Zhou Kai thinks that even though history seems far away, but actually it is made up of life. He gave an example of his hometown. He has lived in Leshan for many years, and his impression of Leshan’s life, including the comparison between the past and the present, is his most intuitive experience of Leshan’s history. Zhou Kai said, “for writing novels, history is an atmosphere, and it must be admitted that sometimes when writers are writing the histories, it is also a kind of escape for them, because when you write the contemporary, you will face more external constraints, but if you go deep into history, the writer will be more open.”


Briedis added, “In the process of writing Vilnius’ history, I realized that it was more difficult to write about Vilnius’ history than it is now, because it was occupied by different countries in history, and the language changed at different times, so for me, when I write about this city, I also need to understand the changes in its language at different stages.” When talking about the choice of historical materials, Briedis said that it is very important to find the center of writing, and historical materials should be developed around this center. But frankly speaking, Vilnius’ history has a kind of incoherence in modern times, which makes it difficult to find the center.”


When it comes to Zhou Kai, he uses his work Moss as an example to illustrate his understanding of writing and region. In Moss, he wrote in Leshan dialect which like a code. Taking the different fates of the two brothers in Jiading (Leshan) of Sichuan Province as clues, he told a family story which disappeared in the misty clouds of history to the contemporary people, and vividly reappeared the fate of characters from all walks of life in Sichuan. However, Zhou stressed that he did not want his writing to be generalized in a local way.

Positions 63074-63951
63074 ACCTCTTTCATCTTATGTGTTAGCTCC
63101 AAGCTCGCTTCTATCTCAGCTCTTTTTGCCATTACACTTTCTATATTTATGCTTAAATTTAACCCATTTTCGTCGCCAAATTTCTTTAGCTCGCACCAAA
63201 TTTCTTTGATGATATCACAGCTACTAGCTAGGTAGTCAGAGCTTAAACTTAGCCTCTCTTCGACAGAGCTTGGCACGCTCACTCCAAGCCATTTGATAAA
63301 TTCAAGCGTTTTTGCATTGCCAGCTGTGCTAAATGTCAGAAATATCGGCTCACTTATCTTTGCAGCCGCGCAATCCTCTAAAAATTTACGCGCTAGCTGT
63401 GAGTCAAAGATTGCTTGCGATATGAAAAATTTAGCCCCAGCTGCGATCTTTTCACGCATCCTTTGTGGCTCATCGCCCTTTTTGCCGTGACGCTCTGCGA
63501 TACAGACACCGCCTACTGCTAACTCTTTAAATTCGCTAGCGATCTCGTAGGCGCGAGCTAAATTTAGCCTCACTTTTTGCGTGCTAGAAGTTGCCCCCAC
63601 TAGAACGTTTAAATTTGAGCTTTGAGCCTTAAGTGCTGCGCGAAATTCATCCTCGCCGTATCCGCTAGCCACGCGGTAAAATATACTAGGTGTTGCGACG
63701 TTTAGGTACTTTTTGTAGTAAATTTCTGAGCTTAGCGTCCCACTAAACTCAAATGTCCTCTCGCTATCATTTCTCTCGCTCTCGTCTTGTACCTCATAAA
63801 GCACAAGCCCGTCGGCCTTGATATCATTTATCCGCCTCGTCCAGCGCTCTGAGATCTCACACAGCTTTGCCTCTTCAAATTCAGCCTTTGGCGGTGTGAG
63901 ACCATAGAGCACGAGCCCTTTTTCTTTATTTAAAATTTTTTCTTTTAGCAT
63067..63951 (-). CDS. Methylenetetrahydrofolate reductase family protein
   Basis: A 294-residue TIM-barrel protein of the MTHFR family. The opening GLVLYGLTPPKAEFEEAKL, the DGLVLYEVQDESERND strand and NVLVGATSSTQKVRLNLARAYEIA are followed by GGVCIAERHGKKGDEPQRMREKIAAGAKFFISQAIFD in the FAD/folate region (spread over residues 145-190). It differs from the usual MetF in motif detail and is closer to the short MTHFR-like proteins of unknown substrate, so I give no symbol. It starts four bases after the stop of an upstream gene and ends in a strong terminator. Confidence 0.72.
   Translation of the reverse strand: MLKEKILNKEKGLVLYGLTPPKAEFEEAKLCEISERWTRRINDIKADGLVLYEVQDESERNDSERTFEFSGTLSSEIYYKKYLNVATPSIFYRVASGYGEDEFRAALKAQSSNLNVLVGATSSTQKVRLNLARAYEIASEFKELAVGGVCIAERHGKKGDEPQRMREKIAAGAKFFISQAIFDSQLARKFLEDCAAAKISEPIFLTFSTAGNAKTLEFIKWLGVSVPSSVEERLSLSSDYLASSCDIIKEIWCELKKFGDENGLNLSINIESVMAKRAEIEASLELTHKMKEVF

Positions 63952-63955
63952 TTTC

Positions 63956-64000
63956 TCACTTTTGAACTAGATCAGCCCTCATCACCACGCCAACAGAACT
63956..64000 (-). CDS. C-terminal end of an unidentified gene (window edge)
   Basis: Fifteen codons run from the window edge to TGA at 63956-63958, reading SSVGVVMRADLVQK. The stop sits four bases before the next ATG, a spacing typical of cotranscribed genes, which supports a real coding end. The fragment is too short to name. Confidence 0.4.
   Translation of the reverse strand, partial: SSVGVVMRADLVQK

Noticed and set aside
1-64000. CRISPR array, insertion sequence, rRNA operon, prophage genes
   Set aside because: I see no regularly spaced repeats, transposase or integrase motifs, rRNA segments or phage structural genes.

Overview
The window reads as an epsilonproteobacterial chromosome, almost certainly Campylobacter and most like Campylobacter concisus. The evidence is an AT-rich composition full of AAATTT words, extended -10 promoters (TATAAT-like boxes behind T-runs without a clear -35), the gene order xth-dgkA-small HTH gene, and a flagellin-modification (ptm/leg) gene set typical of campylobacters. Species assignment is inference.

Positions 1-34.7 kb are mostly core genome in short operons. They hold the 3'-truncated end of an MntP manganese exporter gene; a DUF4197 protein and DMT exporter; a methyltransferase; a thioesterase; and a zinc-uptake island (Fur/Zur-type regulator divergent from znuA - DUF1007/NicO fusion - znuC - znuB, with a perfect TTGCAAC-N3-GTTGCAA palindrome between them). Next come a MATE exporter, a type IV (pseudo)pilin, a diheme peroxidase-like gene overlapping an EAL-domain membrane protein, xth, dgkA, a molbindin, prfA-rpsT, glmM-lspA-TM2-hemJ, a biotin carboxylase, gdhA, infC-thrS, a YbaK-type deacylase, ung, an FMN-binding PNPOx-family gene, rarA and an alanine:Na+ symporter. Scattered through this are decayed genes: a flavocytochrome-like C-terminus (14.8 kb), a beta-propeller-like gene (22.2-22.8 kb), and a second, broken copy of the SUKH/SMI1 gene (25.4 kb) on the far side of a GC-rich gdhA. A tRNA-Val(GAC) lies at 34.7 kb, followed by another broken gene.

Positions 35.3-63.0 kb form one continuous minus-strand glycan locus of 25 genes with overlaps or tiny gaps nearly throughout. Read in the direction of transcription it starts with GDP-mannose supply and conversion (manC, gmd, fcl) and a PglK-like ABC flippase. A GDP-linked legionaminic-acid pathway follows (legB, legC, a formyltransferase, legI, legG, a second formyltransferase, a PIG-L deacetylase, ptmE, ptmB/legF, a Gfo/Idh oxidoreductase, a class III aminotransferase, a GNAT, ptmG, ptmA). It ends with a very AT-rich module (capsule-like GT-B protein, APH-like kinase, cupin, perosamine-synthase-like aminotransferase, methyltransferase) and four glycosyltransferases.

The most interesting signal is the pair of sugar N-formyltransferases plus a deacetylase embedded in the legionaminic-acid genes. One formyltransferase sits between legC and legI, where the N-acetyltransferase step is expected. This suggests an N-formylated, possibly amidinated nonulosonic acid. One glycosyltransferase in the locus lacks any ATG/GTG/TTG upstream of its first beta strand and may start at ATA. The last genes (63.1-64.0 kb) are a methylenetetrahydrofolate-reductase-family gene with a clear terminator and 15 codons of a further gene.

He added, “in addition, as far as in China, the traditional urban biography writing is also divided into different types. Back to my novels, because the core of the novel is people, my writing materials are organized around how to establish people. What I want to say about locality is not the traditional local chronicles, but that many local concepts are actually derived. For example, the East is relative to the West. When people talk about the local place, it is easy to become a display perspective and a limited reflection adopted by the central government with the help of the local government. However, my writing subject could be narrowed. ”


In Q&A, a reader asked two writers what the next writing themes of the two writers will relate to. Briedis said, “I’m going to deconstruct my family’s history and incorporate it into my writing.” Zhou Kai said he will continue to focus on the combination of individual history and collective history. He said that writers have to be honest first and acknowledge their own limitations. After recognizing this point, writers can find something really suitable for him to write.


The China-EU International Literary Festival has been held for four times to date. During the annual exchanges, Chinese and European writers have conducted in-depth exchanges and discussions on various aspects of life and society, presenting a series of high-quality ideological collisions. At the 5th China-EU International Literary Festival, many outstanding Chinese writers and writers from 27 European Union member states will continue the literary dialogue between China and Europe.


At the end of the event, the two writers expressed their thanks to the organizers of the China-EU International Literary Festival and wished that this literary journey could go further and further and help more readers appreciate the beauty of words.


By Zong Cheng

Translated into English by Helen Qiu